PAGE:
By incorporating a door into the side of the tub, walk-in tubs lower the step into the tub from approximately 20 inches, down to 5 inches. As the baby-boomer generation reaches their senior years, this safety feature is gaining momentum. Major players like Jacuzzi and American Standard have noticed and have entered the market with their own walk-in models. Walk-In tubs tend to run on the expensive side, but provide priceless safety for the elderly and disabled, or those preparing for their later years.


There are a total of four distinct types of bathing experiences: soaking, air, whirlpool, and combination air/whirlpool. Each provides a surprisingly unique bathing experience. Below you will find the details for each.

Soaking Bathtubs

The foundation of hydrotherapy is as simple as being enveloped in warm water. A soaking bathtub is a non-jetted, non-air tub. With less components they tend to cost quite a bit less than air and whirlpool varieties, but provide a limited experience. Drop in soaking tubs start at around $400.

Air Bathtubs

Where whirlpools circulate a combination of air and water to produce an intense, targeted massage, air baths create a softer, subtler, full-body experience. Heated air is distributed through a network of channels where it is then released within the tub. Sometimes described as a "champagne" like experience, air tubs are extraordinarily relaxing.

Whirlpool (Jetted) Bathtubs

At its most basic form, the three things needed to create a whirlpool tub are water (moved through a pump), air (mixed with the water), and jets. The experience of these, however, is far from basic. Used in modern medicine, professional sport therapies, luxury hotels, and now the common residence, whirlpool tubs are highly regarded around the world for their healing qualities. With prices ranging from $1,000 for basic models, to $5,000 for luxury models, there is a whirlpool tub for nearly any budget.

Combination Air/Whirlpool Bathtubs

By combining the technologies of air and whirlpool tubs, combination tubs give users the ability to select from over a dozen unique experiences. During each bathe, you will have your choice between a massaging whirlpool experience and the calming effervescence of air - or run both at the same time. Combination tubs use top of the line components and are considered the manufacturers' premier luxury tubs. Naturally, these tubs fall in the highest pricing bracket.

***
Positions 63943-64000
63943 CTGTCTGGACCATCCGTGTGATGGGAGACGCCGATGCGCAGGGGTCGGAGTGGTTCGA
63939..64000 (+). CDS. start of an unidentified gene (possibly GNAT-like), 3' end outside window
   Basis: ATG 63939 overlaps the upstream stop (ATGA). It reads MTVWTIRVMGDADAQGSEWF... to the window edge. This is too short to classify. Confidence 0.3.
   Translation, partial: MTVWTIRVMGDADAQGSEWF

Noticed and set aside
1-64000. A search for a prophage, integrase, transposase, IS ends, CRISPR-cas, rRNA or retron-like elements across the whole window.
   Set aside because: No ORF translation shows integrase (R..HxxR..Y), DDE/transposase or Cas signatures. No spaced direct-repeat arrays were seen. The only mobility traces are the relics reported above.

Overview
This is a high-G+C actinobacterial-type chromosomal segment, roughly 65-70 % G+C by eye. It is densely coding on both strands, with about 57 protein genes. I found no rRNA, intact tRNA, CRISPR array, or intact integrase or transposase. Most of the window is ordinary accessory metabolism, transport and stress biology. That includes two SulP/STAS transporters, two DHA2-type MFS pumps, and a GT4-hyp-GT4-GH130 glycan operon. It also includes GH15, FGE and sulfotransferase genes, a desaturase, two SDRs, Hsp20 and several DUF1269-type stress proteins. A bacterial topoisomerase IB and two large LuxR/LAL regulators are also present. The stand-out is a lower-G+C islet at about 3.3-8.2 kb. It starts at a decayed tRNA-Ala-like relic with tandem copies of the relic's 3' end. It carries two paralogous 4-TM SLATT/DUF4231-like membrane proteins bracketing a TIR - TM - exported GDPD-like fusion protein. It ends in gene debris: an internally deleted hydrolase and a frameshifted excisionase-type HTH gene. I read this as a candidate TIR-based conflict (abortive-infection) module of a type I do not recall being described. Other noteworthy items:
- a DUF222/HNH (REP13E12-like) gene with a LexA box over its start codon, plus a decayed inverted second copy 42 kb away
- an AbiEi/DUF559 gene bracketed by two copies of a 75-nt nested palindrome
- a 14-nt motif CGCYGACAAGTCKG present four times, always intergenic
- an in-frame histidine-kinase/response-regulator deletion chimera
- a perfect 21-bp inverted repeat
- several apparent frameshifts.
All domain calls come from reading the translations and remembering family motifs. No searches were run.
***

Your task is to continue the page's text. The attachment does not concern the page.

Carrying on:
End drains are those which are placed to the far right or far left of the tub, and are almost always placed on the same side as you tub and shower water fixtures. When ordering, however, you will find that we do not use the term "end drain" and instead use "right drain" and "left drain". We do this because while drop-in/undermount tubs are reversible, alcove tubs are not. Alcove tubs come equipped with an exterior skirt that extends from the front of your tub down to the floor. If you attempt to reverse this type of tub, you will find yourself in a predicament of having the skirt on the tub's wall-side. Fortunately, establishing your drain location is very simple. From the center of you bathroom, when looking at the tub (or viewing floor plans), whichever side the drain is on establishes the drain placement when ordering; if drain is on the right, order "Right Drain Placement." Pump placement for right and left drain whirlpool tubs is even easier to understand: it's placed on the opposite end of the tub's drain; a right drain tub would have the pump placed on it left end.

Understanding the relationship between drain and pump placement for center drain tubs is a bit trickier. Center drains are those which are placed at the center of the length-side wall of the tub. The side with the mounted center drain is always considered the front of the tub - even when this side is closest to your back wall. This is what confuses people. There is a natural tendency to consider the length-side closest to you to always be the front, but this is not the case if the tub drain is against the wall furthest from you. In this case, the length-side closest to you is actually the 'back' of the tub. Getting this right is important because you need to make sure that you are matching your pump placement to the location of your access panel.  In the example given, the access panel is located along the front wall of the tub enclosure towards the right. Your first inclination may be that this is the "front-right" of the tub, but because the drain is against the back wall, everything is reverse, so this is actually the "back-left" corner of the tub.  In this case you will want to order a tub with a back-left, or left pump position.